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Magazine Review Big Dog’s 2010 Ridgeback

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Magazine Review Big Dog’s 2010 Ridgeback


As far back as I can recall, I remember people referring to me as a chubby kid. As I got older, those comments turned harsher, and I was called fat, especially by other children. So it’s no wonder that I have grown up to be thick skinned. Over the years, I have also gathered a plethora of knowledge on how to hide my size when possible and how to use it to my benefit when needed. For example, wearing black or horizontal stripped shirts has advantages when trying to conceal my 18-pack abs. Or pounding someone into the ground quickly shuts him up and stops any teasing.

Over the years I have mastered many of these techniques, but while at Daytona Bike Week this past March, I discovered what might be the ultimate trick for a big guy trying to hide his size, and, no, it doesn’t involve beating people up. It’s simply riding a bike with a 330 rear tire. This one act may be the most slimming thing I have ever done. Well, besides actually shedding some pounds, but that’s a different story.

I stumbled upon this latest technique while test riding one of Big Dog Motorcycles’ (BDM) Ridgeback models. The combination of massive rear tire and long rigid frame created the deception, or let’s say optical illusion, that I was actually smaller in stature than I really am. Being a rigid, this could have been a painful lesson, but it wasn’t, thanks to the fine BDM engineers doing a great job designing this bike. Amazingly, this bike has a surprisingly smooth ride for a rigid. This is partially due to that freight train-like overall 107″ length that was achieved by stretching the frame’s backbone 4″ and down tubes 8″. Mix in the 42-degree total rake (39 in the frame and 3 in the trees) and the 41mm telescopic forks being lengthened 12″, and this bike almost flexes over bumps and uneven road surfaces. But not to worry; there is 4-1/2″ of ground clearance, so bottoming out is not a problem, and I know this is one of those rare situations where my nearly 300-pound mass comes in handy since it flexes almost any frame.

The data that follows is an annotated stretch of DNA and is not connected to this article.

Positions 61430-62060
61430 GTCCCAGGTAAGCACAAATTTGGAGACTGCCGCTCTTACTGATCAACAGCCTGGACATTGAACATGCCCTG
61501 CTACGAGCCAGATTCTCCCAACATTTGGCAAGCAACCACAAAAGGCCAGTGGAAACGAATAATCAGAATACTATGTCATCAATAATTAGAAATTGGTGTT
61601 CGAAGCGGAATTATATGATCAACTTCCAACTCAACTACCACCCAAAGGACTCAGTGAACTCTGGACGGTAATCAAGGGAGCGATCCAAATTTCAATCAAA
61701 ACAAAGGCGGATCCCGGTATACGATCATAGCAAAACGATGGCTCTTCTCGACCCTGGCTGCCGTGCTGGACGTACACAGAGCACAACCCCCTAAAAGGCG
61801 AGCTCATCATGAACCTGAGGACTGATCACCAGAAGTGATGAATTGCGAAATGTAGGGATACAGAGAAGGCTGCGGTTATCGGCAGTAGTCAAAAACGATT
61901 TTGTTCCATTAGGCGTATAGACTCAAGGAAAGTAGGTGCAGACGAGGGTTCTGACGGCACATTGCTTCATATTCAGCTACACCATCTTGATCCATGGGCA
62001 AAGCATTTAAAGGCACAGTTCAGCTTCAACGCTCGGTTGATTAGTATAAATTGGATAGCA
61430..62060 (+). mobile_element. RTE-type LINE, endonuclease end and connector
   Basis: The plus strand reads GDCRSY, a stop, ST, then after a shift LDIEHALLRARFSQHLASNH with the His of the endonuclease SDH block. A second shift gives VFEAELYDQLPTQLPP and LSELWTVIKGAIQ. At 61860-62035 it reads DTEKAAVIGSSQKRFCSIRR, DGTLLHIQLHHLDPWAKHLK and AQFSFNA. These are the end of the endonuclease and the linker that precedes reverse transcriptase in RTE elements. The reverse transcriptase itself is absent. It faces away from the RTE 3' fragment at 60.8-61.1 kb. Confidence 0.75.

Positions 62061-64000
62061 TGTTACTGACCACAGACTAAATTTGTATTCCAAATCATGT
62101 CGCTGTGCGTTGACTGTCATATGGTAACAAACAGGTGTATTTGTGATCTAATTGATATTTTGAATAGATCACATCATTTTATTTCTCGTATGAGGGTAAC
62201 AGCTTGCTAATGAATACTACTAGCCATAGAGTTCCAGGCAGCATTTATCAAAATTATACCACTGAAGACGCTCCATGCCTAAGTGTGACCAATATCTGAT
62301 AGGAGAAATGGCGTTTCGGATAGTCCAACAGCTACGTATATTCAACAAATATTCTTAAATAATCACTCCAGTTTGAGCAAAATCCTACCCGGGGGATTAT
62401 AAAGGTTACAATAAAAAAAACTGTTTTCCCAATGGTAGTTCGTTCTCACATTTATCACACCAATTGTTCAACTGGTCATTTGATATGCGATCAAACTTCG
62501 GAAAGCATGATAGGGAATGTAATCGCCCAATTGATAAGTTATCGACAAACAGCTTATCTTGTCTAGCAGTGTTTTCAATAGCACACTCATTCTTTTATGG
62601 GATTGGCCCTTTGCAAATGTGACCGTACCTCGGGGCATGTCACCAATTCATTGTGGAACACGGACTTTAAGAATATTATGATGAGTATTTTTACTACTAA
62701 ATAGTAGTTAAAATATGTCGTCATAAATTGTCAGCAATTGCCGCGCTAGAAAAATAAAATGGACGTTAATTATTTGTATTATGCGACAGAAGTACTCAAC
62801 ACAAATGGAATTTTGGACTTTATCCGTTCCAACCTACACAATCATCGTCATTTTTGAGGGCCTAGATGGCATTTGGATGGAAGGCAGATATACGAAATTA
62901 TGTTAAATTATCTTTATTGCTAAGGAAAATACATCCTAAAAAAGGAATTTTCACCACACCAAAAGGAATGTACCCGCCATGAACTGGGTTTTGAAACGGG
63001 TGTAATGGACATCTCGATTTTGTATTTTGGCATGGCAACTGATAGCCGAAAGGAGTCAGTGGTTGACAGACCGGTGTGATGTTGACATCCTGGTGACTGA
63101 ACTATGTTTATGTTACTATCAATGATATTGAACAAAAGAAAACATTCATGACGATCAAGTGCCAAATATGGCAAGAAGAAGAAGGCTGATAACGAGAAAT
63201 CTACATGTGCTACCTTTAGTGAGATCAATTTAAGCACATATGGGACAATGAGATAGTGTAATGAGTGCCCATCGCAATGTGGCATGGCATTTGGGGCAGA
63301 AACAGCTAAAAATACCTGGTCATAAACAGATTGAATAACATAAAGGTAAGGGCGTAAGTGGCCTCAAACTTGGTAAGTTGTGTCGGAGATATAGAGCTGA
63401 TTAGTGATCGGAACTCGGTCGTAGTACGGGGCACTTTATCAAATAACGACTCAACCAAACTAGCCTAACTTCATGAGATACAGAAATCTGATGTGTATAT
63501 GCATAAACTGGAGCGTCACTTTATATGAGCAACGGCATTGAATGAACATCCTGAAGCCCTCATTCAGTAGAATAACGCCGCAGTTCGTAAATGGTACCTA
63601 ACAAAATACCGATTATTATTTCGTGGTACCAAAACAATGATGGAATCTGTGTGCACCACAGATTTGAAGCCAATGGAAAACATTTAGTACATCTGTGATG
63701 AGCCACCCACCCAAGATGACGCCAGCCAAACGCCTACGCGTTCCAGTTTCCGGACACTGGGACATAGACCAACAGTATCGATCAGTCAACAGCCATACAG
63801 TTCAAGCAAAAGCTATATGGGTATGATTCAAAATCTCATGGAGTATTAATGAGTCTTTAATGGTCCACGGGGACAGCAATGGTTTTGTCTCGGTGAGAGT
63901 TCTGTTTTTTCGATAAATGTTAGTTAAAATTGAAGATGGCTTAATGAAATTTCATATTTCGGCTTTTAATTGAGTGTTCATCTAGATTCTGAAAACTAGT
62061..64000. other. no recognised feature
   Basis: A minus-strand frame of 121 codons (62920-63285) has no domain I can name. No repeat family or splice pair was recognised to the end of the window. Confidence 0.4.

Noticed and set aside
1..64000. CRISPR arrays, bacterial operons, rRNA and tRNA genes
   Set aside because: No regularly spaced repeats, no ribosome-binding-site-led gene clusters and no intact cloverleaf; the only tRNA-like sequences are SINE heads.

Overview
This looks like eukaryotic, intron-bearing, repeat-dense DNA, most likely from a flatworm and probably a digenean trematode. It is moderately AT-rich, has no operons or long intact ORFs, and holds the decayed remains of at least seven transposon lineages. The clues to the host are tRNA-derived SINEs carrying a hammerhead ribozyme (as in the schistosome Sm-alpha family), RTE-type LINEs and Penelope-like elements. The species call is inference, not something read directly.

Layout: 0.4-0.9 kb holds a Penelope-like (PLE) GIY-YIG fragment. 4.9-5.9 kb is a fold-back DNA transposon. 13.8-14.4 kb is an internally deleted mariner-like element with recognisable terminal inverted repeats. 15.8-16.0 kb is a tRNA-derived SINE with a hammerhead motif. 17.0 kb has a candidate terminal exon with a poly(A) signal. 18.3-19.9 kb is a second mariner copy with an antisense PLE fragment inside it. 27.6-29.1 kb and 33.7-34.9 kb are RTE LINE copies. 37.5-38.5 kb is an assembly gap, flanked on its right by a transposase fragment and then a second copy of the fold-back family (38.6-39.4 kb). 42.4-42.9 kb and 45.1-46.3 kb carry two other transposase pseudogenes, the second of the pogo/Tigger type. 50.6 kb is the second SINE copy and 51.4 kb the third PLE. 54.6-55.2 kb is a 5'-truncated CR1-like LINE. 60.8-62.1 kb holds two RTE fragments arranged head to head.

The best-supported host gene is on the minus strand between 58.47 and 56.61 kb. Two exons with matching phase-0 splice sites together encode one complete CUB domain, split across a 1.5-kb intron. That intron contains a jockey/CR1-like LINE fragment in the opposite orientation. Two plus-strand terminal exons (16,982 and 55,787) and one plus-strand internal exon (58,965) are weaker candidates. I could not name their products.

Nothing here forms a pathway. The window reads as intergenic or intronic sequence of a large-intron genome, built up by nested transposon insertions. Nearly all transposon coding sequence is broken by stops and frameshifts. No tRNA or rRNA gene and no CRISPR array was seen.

A carbureted, Big Dog exclusive 117″ S&S engine easily powers the Ridgeback up to scary speeds and the compact, slick-shifting six-speed BDM balance drive primary and BAKER transmission easily handles it all. The whole shebang rolls on a 21″ front wheel and 17″ rear wheel. The 82-1/2″ wheelbase gives the bike Cruise Missile-like stability in straight lines. As you can imagine, having 330mm of meat out back makes taking turns an exercise in leaning, correcting, and leaning again, but, once more, this motorcycle surprised me since the turning process quickly became second nature after a day or so.

Even with a seat height of 24-1/4″ this bike didn’t seem to cramp me like so many other machines with low-slung cockpits. The seat itself is plush and comfortable and helps you forget that you have no rear suspension. Considering the overall size of the Ridgeback, it’s surprising the gas tank only holds 4.4 gallons. But to be honest, even though the Ridgeback is one of the most comfortable rigids I’ve ever ridden, I was ready to get off and stretch by the time I flipped to the 0.4 gallon reserve.

Stopping the combined weight of the bike (it weighs in at 680 pounds dry) and me is no simple task, but the combination single Performance Machine four-piston differential bore front brake and a regular PM four-piston rear brake handled the task with ease. Vibrations going through the bike were nominal so long as I rode in the lower rpm ranges, which is easy to do thanks to the torque put out by the 117. Rubber inserts in the grips and forward foot controls also helped in this department.

In my opinion, all Big Dog Motorcycles have a built-in street presence. The Ridgeback takes that to another level thanks to its length and size. Each model comes with a two-year manufacturer’s factory warranty. The Ridgeback has a base price of $27,900 and you can customize up from there. The bike I rode featured SuperTrapp Mean Mother exhausts with slash tips which gave this dog a mean bark. That, combined with the custom paint job, increased the list price for this specific dog to $31,255.
In my mind, Big Dog Motorcycles produces some of the best-value motorcycles on the market. With the Ridgeback, not only are you getting a factory-produced, killer chopper that you would be hard pressed to build yourself for that same amount of money, but you also get all the R&D and American craftsmanship that comes along from this US-based motorcycle manufacturer. That said, I just heard someone tell a fat joke so I’ve got to go pound him into the ground. AIM

New Bike Test: by Joe Knezevic


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